The art of puppetry has always fascinated me. Frequently during my childhood, these animated creatures terrorized me to the point of having trouble withstanding the dark. The "Chucky" from Child's Play, the original, has never had any equals in my mind. He was an evil murderer, patient but unscrupulous, who was above all imprisoned in a doll.
Sixteen years later, Child's Play now offers a fourth successor. This franchise hadn’t deteriorated too much until now. Of course, Chucky wasn’t as scary as in this lugubrious debut, but still remained one of the most famous horror paradoxes. I have the regret to announce that Don Mancini, who authored the series and directed this last addition, just had a miscarriage. Seed of Chucky is in for the most part shameful for the fans and probably for Mr. Mancini himself.
From the first minutes on, a brief return to the film’s origins is made thanks to a stalk sequence filmed from the point of view of a doll whose identity is hidden. A child and his parents are implicated. This is one of the film’s best scenes but there’s a problem, a bad surprise, which I will not mention here to avoid spoiling the film. In addition, another scene, the most atmospheric one this time, plays the same trick on us and is as frustrating. It takes place in the days preceding Christmas, in a snow-covered cemetery visited by Santa Claus, carrying a bag of toys. I have rarely anticipated the evolution of a situation as it was the case here but I was once again quickly brought back to reality (well, at least not before offering us a pseudo massacre).
Seed of Chucky is very violent, the most violent to date. Blood splatters left and right and the deaths are horrible. They didn’t go cheat us out of this aspect. We’re never sure of who will bite the dust and in which order they will succumb. After all, Seed of Chucky has a family of murderers to its disposition.
Shitface’s sexual identity paves the way to various amusing situations. It is unfortunate that the new character was such a deception. The doll has been given two personalities, as conflicting as can be, but they simply aren’t believable. The doll doesn’t look like its from the same batch as Chucky and Tiffany and it is simply ugly (at least they got the name right). I was terribly disappointed by this lack of uniformity.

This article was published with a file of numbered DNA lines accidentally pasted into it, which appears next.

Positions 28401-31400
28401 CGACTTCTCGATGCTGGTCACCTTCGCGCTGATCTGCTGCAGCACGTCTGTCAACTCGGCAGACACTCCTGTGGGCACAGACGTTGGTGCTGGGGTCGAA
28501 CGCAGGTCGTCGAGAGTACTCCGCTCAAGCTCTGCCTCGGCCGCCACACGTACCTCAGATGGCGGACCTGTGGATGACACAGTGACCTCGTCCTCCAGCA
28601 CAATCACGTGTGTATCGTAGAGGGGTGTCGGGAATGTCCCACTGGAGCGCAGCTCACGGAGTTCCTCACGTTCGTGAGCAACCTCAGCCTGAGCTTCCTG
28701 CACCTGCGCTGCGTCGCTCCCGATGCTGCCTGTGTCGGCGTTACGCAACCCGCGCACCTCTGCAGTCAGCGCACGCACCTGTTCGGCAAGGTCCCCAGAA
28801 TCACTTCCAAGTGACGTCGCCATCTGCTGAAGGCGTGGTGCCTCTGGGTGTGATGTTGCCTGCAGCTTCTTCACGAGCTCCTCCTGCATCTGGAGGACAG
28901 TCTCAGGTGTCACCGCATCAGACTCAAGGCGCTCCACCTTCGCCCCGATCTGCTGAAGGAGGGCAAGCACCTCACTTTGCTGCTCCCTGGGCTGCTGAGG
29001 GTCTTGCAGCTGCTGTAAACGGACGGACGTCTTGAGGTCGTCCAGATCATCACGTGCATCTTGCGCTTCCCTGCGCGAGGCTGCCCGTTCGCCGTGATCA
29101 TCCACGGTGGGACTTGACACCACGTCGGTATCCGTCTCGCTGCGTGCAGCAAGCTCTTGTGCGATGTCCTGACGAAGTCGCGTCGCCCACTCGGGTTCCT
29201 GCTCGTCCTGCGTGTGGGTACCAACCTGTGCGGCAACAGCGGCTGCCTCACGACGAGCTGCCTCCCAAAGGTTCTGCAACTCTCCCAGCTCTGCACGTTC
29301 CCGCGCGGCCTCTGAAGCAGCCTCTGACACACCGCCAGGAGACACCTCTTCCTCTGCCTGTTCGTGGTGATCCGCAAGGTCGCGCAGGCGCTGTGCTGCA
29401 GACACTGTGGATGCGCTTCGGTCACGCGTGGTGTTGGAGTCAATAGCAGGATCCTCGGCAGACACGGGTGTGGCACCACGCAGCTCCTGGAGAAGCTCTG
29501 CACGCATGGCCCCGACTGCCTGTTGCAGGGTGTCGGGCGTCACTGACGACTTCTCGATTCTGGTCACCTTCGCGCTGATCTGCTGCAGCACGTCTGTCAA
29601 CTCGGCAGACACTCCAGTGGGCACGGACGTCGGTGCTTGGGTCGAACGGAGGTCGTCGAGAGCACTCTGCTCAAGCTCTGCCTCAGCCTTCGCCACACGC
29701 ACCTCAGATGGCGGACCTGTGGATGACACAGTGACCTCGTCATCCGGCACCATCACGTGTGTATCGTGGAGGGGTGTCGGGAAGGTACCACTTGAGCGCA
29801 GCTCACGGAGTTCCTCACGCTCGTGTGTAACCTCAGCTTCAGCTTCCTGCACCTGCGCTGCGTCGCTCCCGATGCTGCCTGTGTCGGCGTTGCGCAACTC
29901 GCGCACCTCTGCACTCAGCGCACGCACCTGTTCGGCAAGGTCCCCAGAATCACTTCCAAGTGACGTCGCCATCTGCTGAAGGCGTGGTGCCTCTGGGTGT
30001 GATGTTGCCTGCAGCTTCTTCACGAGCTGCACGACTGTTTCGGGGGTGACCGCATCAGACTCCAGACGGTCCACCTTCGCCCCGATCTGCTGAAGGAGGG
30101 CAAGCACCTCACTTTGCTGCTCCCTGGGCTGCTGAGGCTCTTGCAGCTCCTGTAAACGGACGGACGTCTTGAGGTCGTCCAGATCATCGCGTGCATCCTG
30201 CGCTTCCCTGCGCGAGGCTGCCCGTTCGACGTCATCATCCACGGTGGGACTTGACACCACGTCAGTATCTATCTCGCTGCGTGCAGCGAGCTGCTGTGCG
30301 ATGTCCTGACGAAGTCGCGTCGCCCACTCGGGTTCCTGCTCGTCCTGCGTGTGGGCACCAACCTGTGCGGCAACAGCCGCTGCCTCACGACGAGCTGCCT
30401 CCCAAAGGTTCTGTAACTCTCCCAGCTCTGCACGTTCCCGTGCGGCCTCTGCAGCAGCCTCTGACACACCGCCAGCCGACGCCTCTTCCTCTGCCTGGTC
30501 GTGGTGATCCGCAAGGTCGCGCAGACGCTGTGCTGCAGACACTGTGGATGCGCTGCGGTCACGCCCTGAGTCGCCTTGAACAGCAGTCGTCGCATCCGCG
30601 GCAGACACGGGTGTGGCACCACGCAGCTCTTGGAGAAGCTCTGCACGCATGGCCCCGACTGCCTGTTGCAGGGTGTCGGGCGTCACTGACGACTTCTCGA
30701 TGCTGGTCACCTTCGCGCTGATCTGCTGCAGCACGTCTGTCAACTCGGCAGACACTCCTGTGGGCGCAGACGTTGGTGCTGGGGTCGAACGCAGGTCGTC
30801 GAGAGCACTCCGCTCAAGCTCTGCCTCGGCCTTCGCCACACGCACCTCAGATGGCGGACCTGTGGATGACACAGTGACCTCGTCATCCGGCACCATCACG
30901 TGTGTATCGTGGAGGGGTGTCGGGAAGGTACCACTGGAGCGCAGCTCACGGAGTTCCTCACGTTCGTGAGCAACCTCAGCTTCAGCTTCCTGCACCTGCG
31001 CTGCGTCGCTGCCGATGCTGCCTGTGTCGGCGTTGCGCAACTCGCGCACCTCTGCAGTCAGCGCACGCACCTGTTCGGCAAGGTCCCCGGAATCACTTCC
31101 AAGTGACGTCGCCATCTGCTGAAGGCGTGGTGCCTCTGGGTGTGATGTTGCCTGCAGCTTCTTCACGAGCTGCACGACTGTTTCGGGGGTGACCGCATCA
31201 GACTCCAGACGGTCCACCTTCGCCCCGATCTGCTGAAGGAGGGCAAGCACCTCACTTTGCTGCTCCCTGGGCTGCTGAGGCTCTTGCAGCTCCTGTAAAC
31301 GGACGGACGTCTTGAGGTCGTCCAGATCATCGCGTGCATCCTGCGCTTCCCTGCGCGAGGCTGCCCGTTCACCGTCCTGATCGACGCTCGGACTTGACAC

Thankfully, Brad Dourif still plays the role of Chucky and is infallible. Here, he demonstrates that he can play both an aggressive Chucky as we know him and a father figure. Jennifer Tilly comes back in the role of Tiffany but also in her own role (at least she personifies herself in the way we imagine her). She is excellent and was very amusing. Ironically, I preferred her in her “human” Tiffany role in Bride of Chucky. Moreover, why don’t we get to see the character “Actor Dourif” as well? Redman, who plays a much too important role for what he has to offer, should have given way to the latter and the film would have made more sense, given the context.
The special effects are flawless and the evil dolls are realistic. They are perfectly synchronized. The storyline doesn’t hold as it is riddled with discontinuities in respect to its predecessors and itself. Cherish the violent moments that Seed of Chucky has to offer because its humor is misplaced and coarse. If you ever had enough time on your hands to ponder what would possessed puppet’s genitalia, breasts and sperm look like, Seed of Chucky has the answers you seek.